South Sudanese authorities Monday barred the ceasefire monitoring team from reaching Yei to assess the security situation in the troubled Central Equatoria region .
In a statement, the Ceasefire and Transitional Security Arrangements Monitoring Mechanism (CTSAMM) said one of its teams was ‘denied freedom of movement while trying to reach Yei to conduct an assessment of the area and carry out its mandated activities’.
The ceasefire monitoring mechanism said they got the green light from all the concerned authorities including the Joint Military Ceasefire Commission since early this month.
“However when the MVT began their journey from Juba this morning they were stopped at a check point on the outskirts of the city and told they would not be allowed pass beyond that point,” said the statement.
The ceasefire mechanism called on the Transitional Government of National Unity to intervene to ensure that its teams can visit Yei.
” The CTSAMM would like to reiterate that it has a legal right to be present in South Sudan as stipulated in Chapter II of the ARCSS, and condemns, in the strongest terms, the denial of freedom of movement for the CTSAMM MVTs,” said the statement.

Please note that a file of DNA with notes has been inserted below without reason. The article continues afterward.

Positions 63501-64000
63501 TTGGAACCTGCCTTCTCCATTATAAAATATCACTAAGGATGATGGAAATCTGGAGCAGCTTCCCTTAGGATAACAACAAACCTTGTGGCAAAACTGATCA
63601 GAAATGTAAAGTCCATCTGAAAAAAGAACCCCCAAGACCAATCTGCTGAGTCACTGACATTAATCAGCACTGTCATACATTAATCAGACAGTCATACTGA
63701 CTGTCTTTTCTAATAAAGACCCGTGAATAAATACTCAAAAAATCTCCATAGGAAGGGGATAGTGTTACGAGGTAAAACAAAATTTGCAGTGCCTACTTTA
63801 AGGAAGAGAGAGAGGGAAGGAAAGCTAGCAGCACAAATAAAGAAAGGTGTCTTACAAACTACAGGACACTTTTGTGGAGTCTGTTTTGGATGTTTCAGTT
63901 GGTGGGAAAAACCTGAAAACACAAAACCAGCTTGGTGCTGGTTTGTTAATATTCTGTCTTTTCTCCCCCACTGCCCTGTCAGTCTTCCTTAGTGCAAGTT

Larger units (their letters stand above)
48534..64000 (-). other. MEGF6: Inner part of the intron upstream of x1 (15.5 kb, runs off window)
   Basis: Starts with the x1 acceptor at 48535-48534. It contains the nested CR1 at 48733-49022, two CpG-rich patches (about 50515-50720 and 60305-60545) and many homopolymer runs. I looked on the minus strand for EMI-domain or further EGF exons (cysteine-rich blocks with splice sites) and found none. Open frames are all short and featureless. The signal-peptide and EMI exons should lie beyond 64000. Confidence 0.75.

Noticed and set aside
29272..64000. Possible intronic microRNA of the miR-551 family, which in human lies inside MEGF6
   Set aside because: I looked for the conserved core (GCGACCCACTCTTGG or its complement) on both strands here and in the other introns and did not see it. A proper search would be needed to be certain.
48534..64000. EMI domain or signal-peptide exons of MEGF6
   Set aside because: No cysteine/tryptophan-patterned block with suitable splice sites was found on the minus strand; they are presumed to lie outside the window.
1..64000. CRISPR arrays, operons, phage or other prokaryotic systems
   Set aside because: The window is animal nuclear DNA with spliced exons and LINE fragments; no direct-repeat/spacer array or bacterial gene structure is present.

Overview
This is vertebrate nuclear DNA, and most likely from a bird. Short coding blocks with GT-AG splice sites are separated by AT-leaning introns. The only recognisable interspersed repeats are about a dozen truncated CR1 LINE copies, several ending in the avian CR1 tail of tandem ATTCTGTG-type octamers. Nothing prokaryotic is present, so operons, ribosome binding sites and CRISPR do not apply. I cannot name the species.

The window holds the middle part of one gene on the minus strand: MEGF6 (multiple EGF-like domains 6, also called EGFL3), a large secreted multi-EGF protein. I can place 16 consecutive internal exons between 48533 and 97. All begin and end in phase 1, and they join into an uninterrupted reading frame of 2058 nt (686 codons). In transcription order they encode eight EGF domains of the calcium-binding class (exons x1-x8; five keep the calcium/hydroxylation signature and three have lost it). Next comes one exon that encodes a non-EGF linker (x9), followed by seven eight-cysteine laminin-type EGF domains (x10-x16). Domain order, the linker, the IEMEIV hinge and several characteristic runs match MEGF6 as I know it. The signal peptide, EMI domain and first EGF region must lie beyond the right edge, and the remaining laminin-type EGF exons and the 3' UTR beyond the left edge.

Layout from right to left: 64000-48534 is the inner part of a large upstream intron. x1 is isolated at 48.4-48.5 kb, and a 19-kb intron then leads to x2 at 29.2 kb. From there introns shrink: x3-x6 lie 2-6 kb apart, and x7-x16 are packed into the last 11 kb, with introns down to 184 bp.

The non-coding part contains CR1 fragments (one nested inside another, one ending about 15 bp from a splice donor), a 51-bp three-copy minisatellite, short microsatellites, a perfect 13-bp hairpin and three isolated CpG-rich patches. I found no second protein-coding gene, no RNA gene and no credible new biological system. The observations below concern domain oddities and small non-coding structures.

In line with the peace agreement, the CTSAMM is tasked with the monitoring of the implementation of the Permanent Ceasefire and Transitional Security Arrangements (PCTSA).
Since last summer, different reports emerged from areas in Yei speaking about attacks by armed opposition elements in the area who are described as ‘terrorists’ or ‘anti-peace elements’ by the local authorities. Other reports also cited violent counterinsurgency operations by the government army in the area.
On November 12, Adama Dieng, UN special adviser on prevention of genocide, called to probe the human rights violations in Yei, stressing the gravity of the situation there ‘merits immediate intervention – a full scale fact-finding investigation and enhanced humanitarian support’.
Also, Dieng mentioned reports about the expulsion of farmers from their agricultural plots into Yei town.
“These farmers have lost their homes and belongings, livestock and land. Property has been looted and villages have been burned,” he said.